Sepsis survivors are prone to long recovery periods. They may experience weakness, fatigue, and are at high risk of reinfection and recurrence of sepsis, Bowles says. “It’s critical that post-acute care is received so people can be monitored for sepsis,” she adds.
Emotional Support Often Overlooked
Prescott and colleagues performed an electronic survey of hospitals’ best practices for recovery of sepsis. They found clinical leaders rated emotional support as the lowest and social support and medication management as the highest.3
When investigators followed up on why clinical leaders did not rate emotional support higher, the leaders said they did not think it was always (or nearly always) needed and was only important for a subset of patients. Prescott and colleagues did not ask about care coordination, although it is an important topic in sepsis care.
Patients Refuse Services
Another problem is that about three in five sepsis patients discharged from the hospital go home with no post-acute services, Bowles says. Smaller percentages are discharged to skilled nursing facilities (SNFs) and to home health services. Some patients also receive physical therapy and occupational therapy because their mobility could be limited for weeks or months.
“But a large proportion are not receiving services. That’s the group that worries me,” Bowles notes.
It is not that case managers and clinicians are not recommending these services to hospitalized sepsis patients. Often, they do suggest home health and other services for those who are not sent to a SNF.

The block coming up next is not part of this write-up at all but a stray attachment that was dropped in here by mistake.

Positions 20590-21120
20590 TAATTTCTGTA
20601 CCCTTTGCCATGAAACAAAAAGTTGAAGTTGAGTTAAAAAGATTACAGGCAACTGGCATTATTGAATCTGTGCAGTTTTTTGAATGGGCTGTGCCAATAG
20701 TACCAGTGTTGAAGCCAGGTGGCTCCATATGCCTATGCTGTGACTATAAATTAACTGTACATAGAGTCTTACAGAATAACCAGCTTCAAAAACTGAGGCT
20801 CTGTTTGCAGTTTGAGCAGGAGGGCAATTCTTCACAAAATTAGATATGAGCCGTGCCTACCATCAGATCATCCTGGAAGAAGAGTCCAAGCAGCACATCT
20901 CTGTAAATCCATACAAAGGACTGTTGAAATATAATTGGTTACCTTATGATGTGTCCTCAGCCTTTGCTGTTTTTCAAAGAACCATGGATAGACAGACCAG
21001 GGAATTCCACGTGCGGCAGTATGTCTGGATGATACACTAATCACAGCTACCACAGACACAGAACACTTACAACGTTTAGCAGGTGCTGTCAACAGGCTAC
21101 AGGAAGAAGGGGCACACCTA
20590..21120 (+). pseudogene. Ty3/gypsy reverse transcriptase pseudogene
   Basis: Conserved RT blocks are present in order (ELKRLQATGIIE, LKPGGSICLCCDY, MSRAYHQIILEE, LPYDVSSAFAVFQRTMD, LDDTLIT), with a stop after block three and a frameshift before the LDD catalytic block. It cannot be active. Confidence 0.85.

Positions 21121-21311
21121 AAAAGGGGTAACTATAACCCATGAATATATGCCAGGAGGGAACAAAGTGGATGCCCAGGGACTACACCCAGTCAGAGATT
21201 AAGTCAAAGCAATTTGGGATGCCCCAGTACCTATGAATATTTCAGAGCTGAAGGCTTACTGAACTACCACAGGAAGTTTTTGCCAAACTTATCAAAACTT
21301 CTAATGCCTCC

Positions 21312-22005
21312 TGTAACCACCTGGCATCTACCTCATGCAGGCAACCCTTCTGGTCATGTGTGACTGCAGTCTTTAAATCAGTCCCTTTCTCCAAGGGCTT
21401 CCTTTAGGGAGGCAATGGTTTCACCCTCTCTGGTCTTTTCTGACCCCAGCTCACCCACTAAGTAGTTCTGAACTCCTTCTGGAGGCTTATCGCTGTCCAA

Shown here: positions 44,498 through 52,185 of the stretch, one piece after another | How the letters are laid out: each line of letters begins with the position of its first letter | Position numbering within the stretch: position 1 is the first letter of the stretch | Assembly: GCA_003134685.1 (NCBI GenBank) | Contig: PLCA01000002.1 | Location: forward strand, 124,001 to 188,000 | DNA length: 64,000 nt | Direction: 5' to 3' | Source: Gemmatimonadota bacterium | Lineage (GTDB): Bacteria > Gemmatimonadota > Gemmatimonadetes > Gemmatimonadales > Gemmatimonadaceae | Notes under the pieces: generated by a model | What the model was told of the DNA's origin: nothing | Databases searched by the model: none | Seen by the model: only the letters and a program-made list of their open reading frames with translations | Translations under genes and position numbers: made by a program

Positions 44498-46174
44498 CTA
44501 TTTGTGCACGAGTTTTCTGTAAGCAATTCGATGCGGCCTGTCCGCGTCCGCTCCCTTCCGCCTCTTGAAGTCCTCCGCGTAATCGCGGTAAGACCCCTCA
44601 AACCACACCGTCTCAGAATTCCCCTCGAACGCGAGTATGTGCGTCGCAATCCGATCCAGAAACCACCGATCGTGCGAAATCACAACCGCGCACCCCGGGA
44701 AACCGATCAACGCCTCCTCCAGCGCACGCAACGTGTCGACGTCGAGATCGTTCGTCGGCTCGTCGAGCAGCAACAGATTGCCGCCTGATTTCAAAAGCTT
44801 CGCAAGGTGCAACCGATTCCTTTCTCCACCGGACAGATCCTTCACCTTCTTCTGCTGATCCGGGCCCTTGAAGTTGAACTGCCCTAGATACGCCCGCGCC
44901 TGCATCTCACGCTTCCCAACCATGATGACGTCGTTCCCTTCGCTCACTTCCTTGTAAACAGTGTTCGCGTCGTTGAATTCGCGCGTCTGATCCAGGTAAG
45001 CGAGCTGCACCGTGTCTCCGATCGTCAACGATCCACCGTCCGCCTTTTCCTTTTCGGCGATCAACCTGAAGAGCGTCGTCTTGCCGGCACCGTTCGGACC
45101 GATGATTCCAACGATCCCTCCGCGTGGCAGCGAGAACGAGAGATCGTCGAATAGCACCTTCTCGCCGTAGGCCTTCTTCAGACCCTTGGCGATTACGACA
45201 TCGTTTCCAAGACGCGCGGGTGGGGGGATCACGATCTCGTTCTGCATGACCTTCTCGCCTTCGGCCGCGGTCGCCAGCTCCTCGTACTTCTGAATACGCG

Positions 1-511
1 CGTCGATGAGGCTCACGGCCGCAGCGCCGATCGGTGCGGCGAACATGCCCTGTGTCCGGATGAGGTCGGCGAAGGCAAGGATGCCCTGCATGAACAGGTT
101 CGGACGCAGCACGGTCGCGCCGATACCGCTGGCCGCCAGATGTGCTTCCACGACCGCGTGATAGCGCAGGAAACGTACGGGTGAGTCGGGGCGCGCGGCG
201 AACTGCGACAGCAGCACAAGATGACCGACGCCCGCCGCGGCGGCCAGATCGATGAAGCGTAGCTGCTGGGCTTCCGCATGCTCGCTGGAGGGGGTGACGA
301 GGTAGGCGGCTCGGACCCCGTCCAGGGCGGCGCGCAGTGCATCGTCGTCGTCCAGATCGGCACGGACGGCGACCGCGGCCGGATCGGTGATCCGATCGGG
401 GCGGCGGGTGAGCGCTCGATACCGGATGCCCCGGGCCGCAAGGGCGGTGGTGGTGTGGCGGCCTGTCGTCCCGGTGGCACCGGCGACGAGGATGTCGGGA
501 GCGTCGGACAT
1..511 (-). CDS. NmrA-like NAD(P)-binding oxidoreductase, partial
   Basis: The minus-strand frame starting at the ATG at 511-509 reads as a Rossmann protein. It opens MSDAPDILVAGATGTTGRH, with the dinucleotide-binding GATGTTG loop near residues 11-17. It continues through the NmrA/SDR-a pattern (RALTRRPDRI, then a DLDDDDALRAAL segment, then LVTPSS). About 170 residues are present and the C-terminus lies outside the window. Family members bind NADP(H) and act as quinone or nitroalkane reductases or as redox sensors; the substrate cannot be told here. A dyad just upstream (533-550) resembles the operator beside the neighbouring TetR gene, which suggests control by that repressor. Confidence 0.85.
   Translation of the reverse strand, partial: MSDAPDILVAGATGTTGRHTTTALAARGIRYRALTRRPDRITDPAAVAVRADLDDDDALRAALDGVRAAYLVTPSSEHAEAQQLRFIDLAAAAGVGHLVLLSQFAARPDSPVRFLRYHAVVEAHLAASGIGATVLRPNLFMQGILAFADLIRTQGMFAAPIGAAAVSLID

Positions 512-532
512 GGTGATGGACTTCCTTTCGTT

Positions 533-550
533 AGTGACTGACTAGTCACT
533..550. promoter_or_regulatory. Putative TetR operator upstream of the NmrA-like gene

“Often times, services are offered but patient education is needed to make people realize the importance of having those services,” Bowles explains. “Papers show that even though services are ordered, people don’t always get those services. One reason is patient refusal.”
This problem was exacerbated by the COVID-19 pandemic when discharged patients were reluctant for healthcare professionals to visit their home. Another reason for the refusal is that patients and their families might hold misconceptions about what home healthcare is. They may think it involves personal aide services, such as helping a person with dressing, eating, or using the bathroom. They may not realize that home health is a nurse visit to their home to check for health improvement and signs and symptoms of medical problems. It also is about sending physical therapists and other professionals into the home to help the person with mobility and returning to activities of daily living, Bowles explains.
Hospital case managers and discharge planners can help these patients by educating them about post-acute care for sepsis and why home health services can help them stay healthy and prevent readmission. “It is really important to educate patients and their caregivers,” Bowles says.
Home health nurses can monitor patients for reinfection and make sure they are taking their antibiotics. If the patient’s chronic illnesses flare up, home health nurses can treat these.